Falling in Love With Holistic Living

holistic living

Traditionally, February is the month of love. It’s the month where the economy blooms (no pun intended) with millions of dollars in floral purchases, chocolate candy, perfumes, and so much more for our loved ones. Interestingly, February falls right behind January, the month that the fitness centers experience an increase in foot traffic and memberships. It is no surprise that to live a holistic lifestyle and to have a healthy heart of living a long time we need both fitness and healthy food choices.

Holistic living is the connection between mind-body-soul and living life balanced in all areas of your life as can be realistically achieved. Holistic living means living more naturally and being in touch with who you are at the core as well as living off the land as close to nature as possible.

According to the American Health Association, research shows that there is a head-heart connection and that there are biological and chemical factors that trigger mental health issues that could also influence heart disease. Research shows that depression can precede a physical disease and has been linked to heart disease, stroke, some forms of cancer, diabetes, irritable bowel syndrome, even chronic back pain.

Many mental health issues impact heart health and heart disease. Often when people have suffered from cardiac disease/heart attack they suffer from depression during the recovery. Not only is the fact that your mortality induced your fear but also due to medical complications and biochemical alterations in your body.

While research has not shown a direct link between stress and heart disease, we do know that stress increases hormones like adrenaline and cortisol which can influence blood pressure and heart rate. We also know that stress can be one major event or a cumulative series of events that can overwhelm the body’s ability to manage the level and impact of stress on the mind and body.

Additional complicating factors include diet, nutrition, smoking, alcohol use, lack of exercise, and poor stress management. The primary mental health issues that people experience with heart disease is depression and anxiety. It is likely that treatment for the recovering patient may include a psychiatric medication, i.e., an antidepressant or anti-qanxiety agent. Additionally, sleep disturbance is a major contributor to physical and emotional illness. Research on sleep deprivation has shown that it impairs memory and concentration, effects weight gain and obesity, impairs work performance and productivity, delusions and psychosis , and ultimately chronic sleep deprivation can be lethal and cause death.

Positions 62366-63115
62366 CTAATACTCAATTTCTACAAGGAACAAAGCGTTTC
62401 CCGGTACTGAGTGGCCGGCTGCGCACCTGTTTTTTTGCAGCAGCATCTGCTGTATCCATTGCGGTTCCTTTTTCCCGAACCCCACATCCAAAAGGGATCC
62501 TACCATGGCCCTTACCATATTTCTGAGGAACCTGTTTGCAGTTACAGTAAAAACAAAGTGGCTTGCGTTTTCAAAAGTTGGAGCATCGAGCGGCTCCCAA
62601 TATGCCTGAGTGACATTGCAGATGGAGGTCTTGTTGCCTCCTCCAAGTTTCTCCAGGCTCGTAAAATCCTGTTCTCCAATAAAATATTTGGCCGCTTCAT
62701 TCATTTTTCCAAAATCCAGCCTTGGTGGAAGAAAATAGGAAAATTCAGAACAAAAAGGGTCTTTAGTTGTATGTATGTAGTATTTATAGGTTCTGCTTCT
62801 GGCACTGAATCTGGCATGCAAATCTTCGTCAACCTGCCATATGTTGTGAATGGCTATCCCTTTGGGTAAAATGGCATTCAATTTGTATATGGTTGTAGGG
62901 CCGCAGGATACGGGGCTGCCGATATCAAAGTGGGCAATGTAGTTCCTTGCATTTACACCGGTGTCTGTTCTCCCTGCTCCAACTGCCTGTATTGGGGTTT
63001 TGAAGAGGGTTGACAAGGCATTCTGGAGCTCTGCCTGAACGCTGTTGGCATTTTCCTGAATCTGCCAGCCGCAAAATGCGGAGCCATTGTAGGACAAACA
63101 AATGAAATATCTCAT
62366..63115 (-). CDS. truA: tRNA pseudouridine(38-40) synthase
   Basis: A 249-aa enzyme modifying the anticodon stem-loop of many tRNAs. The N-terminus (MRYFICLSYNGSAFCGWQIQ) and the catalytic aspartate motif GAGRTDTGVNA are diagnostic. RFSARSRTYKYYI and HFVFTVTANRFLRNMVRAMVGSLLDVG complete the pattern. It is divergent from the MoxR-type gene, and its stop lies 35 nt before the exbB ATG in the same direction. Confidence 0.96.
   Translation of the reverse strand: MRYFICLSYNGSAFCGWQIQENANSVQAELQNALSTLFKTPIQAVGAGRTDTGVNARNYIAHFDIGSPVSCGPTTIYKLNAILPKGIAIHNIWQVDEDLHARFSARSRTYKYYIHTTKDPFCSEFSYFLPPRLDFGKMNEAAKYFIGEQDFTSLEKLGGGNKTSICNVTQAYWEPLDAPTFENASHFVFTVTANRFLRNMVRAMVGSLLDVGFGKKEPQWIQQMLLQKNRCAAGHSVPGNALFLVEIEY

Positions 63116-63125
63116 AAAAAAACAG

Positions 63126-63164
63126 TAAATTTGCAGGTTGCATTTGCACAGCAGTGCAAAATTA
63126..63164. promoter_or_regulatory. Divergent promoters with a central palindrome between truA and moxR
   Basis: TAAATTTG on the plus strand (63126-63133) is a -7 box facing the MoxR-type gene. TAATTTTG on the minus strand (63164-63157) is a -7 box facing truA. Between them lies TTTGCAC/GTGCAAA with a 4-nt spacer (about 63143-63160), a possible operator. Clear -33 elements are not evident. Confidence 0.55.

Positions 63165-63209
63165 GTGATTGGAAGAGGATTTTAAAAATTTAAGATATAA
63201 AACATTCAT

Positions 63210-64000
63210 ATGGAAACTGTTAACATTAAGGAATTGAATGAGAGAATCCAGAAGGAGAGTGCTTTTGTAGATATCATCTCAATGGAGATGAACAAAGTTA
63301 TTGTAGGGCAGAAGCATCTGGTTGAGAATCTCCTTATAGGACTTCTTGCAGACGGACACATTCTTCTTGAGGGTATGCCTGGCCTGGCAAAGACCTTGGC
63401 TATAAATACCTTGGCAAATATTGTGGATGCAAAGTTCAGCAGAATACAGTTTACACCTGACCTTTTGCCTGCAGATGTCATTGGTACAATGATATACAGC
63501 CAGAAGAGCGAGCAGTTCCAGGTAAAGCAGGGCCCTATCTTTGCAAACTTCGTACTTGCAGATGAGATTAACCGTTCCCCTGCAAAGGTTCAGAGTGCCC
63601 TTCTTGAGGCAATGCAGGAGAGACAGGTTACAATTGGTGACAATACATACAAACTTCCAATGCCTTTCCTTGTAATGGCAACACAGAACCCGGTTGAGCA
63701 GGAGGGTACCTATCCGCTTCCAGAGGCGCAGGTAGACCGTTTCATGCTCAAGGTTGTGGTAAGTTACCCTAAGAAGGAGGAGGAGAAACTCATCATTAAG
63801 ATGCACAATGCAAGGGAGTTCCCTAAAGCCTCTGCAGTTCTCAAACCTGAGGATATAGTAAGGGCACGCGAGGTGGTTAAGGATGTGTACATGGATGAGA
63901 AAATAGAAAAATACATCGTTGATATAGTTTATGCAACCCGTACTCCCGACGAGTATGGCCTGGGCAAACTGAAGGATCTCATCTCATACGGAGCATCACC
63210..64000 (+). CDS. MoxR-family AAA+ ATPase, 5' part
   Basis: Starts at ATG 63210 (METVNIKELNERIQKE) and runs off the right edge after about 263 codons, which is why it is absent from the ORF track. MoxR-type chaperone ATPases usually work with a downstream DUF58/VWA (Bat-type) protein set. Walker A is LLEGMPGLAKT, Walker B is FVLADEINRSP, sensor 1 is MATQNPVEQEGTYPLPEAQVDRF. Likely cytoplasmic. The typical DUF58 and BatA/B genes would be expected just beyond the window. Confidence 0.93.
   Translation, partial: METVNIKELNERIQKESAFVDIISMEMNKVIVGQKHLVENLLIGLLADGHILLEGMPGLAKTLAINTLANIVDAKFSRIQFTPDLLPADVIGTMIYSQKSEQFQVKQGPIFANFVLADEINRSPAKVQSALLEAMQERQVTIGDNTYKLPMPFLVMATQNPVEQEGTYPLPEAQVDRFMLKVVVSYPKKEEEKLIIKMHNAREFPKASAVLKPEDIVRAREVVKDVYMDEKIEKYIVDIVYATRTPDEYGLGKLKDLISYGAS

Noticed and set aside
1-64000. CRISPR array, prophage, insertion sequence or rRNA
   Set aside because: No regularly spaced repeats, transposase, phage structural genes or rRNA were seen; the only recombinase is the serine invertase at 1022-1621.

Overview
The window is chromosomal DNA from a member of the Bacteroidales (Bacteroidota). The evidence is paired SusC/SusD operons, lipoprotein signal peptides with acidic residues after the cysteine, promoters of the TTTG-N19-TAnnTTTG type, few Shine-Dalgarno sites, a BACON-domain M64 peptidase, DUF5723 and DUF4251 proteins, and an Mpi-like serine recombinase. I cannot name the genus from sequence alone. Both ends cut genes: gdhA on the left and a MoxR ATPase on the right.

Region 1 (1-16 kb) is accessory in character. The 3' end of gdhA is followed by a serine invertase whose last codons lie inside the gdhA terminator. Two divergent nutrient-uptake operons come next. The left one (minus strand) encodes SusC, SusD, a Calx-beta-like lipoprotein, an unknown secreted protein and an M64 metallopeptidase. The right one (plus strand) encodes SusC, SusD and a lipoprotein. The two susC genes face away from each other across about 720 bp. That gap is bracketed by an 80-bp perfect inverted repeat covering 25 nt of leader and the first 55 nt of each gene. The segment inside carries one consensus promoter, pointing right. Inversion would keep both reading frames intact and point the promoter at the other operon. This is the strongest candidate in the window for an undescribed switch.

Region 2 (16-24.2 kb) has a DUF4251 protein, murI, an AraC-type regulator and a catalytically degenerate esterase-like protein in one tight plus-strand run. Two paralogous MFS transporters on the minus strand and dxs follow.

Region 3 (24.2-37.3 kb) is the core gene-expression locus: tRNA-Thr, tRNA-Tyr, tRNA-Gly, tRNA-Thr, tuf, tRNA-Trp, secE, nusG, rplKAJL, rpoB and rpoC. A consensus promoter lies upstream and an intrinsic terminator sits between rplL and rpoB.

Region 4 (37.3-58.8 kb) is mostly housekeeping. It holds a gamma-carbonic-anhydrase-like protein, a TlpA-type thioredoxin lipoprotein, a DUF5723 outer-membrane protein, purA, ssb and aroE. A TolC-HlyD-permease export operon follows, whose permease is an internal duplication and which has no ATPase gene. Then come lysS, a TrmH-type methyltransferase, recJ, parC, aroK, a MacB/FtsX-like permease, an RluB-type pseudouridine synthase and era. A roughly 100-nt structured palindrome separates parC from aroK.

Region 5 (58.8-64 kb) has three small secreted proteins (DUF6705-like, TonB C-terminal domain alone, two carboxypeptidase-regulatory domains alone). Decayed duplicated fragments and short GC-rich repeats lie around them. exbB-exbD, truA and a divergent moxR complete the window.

The key to managing heart-health is gaining holistic wellness. Recovering from heart disease or significantly eliminating the risk of a cardiac crisis and thereby averting a major depression episode or onset of panic attacks and a panic disorder, is to embrace a long term lifestyle change in eating, food choices, physical exercise and mental wellness.

The motivation to longevity and living a healthy lifestyle is also about the freedom to choose and to not feel too constricted. When people feel a loss of control over their life such as a sudden and unexpected heart attack, one’s sense of safety is challenged resulting in restricted living for fear of the next heart crisis or panic attack. A mental health professional can help people return to normal living while providing education about holistic wellness.

This month is going to be filled with hearts and love everywhere. It should be a reminder that we need to love and to take care of ourselves as well mentally, physically , and spiritually. Use February as heart-health month to month where you commit to living well by making changes that will last a lifetime. Remember, self-care is healthcare. Be well!

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About Angela Clack

Dr. Angela Roman Clack is a Psychologist and Licensed Professional Counselor practicing in New Jersey. Practicing in the field of mental health for over 15 years, Dr. Clack has developed a specialty in working with women with emotional and physical health issues as well as interpersonal/interpersonal distress. Dr. Clack is a Certified Women’s Empowerment Coach and Consultant. She seeks to empower and help women live their truest expression of themselves, embrace their imperfections, love themselves and to remove self-imposed barriers that get in the way of personal and professional success.

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